Thursday, September 15, 2016

CGCC Instructors Back In Action at Military Bases Abroad

Scott Adamson and Linda Meng
Two Chandler-Gilbert Community College (CGCC) mathematics faculty, Scott Adamson, PhD., and Linda Meng, have re-enlisted with the Department of Defense Education Agency (DoDEA) to teach college and career ready standards to U.S. educators at military bases overseas. 

For the second year in a row, Dr. Adamson and Professor Meng joined a cohort through the Charles A. Dana Center International Facilitation Fellow Program – a DoDEA Mathematics Professional Learning Initiative, to be trained in Austin, TX and subsequently deployed to their individually assigned bases.  In 2015, Meng served at the U.S. Army Base in Daegu, South Korea and Adamson was at the U.S. Naval Base in Yokosuka, Japan.  This year Meng and Adamson were assigned to U.S. Army Garrison, Ansbach, Germany and U.S. Marine Corps Air Station, Iwakuni, Japan respectfully.

Though the reasons as to why these volunteers recommitted to this service are both personal and varied, the common thread is to fulfill a sense of duty to our country, military families and the field of mathematics.
“In a small way, this program allows me the opportunity to support our military families serving our nation around the world. Specifically, I had the opportunity to build relationships with and support the teachers on base who impact the children and families stationed at the base in Iwakuni,” explained Adamson.  “Through this program, I can share my experience and knowledge of teaching and learning mathematics with the teachers who can then provide these children with a positive school experience.”

Military families often times feel isolated from what is happening “back in the states” and this DoDEA programs helps to ensure their children’s education is at the same level with the latest standards back home.

“I believe it is very important that the children of soldiers receive an education on par with children in the states,” shared Meng. “I also believe that mathematics education needs to evolve to better meet the needs of students, no matter where they live, and these new standards are addressing this change. For me this opportunity was a wonderful way to combine the two.”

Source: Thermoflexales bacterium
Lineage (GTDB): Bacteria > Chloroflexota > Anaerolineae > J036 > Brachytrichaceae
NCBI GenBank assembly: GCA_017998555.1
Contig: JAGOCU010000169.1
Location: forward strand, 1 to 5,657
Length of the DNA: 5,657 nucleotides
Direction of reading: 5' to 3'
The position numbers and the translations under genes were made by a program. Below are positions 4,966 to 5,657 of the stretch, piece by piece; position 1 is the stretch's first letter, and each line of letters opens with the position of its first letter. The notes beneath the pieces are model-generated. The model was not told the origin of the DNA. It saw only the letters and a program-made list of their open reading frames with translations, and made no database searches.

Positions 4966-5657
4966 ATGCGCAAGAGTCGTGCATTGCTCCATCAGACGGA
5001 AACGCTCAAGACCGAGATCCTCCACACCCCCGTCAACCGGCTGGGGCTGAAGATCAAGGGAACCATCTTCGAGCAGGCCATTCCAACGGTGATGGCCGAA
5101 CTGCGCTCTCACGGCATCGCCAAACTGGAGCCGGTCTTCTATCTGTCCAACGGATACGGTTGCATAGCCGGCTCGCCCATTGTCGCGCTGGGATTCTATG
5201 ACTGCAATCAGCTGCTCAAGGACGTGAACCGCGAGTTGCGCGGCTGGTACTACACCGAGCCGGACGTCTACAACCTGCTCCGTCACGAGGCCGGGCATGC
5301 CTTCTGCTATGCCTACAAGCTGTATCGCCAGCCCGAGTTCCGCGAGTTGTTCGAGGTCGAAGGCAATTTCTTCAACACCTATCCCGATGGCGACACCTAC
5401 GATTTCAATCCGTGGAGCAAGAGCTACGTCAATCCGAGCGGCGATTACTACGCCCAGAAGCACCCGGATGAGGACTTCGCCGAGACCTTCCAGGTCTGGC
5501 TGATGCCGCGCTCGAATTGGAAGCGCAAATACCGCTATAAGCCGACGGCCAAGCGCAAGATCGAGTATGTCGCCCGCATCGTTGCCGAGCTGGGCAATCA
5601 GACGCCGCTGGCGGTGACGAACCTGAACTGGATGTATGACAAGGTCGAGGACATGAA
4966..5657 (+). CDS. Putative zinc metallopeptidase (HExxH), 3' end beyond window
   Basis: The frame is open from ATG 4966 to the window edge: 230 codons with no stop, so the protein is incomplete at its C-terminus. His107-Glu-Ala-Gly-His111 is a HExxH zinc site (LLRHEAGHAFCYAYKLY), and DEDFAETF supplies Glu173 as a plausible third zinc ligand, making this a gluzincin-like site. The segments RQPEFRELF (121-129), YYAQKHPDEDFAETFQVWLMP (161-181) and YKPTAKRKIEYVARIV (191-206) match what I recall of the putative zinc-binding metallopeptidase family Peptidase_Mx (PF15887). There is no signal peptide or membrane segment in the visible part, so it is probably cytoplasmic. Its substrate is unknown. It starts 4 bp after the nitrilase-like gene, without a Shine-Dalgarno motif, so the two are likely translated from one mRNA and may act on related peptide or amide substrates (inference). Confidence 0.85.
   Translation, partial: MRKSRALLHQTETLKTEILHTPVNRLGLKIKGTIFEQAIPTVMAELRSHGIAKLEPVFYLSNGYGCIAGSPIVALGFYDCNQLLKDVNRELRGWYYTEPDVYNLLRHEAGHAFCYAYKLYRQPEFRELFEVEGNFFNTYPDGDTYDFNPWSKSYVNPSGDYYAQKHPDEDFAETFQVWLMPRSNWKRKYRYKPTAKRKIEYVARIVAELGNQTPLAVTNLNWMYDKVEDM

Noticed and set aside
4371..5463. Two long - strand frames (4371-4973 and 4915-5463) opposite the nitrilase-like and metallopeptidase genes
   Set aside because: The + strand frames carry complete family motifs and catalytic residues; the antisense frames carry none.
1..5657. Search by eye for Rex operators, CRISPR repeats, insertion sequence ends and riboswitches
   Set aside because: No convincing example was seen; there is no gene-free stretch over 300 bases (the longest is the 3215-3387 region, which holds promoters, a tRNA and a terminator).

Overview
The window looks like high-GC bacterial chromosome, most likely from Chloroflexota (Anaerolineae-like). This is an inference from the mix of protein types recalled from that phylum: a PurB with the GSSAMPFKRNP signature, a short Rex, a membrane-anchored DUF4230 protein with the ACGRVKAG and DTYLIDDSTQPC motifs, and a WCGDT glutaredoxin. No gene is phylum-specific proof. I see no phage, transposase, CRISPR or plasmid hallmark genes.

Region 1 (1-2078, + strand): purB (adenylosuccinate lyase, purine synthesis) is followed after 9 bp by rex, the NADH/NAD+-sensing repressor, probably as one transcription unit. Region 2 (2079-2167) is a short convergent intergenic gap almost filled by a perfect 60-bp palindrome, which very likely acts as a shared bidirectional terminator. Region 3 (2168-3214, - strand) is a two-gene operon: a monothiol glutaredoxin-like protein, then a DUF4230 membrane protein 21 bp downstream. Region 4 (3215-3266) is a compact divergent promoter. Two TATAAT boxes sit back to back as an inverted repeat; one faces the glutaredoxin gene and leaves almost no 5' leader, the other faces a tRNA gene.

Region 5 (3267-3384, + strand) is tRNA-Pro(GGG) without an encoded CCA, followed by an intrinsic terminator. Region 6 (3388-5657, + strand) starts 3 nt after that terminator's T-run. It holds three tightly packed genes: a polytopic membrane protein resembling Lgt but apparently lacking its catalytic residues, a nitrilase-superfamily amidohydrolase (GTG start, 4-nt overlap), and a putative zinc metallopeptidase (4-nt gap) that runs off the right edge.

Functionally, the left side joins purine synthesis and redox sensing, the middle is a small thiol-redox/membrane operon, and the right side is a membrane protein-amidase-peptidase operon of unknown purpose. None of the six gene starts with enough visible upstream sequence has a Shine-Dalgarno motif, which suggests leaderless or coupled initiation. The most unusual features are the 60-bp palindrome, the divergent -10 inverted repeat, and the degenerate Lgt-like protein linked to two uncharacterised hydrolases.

It being the second year of the program, not only were the teachers more confident and better prepared, but the curriculum was more sophisticated as well.

“This year we had the opportunity to take a deep dive into two very important mathematical topics – place value and fractions. While last year was an introduction to the new standards, this year focused teachers more on learning effective strategies for helping their students to have a positive experience with making sense of important mathematical ideas,” shared Adamson.

More experience also brought with it more responsibility in year two.  For instance, Meng was assigned four schools in the southern Bavarian region of Germany compared to just one school in South Korea last year.  And more schools meant more teachers to train from a broader range of grade levels, but our CGCC faculty gladly welcomed the work and the impact they were able to make. 

“My son is serving in the U.S. Army as his career. I see first-hand the struggles his family has experienced during his service,” reflects Meng.  “He is the fourth generation of Mengs to serve in the U.S. Army, although he is the first to make it a career.  So this is my way of supporting him, his family, and all the other soldiers and their families who are serving our country, as well as honoring a family's commitment to our nation.”

For more information on the Charles A. Dana Center International Facilitation Fellow Program visit

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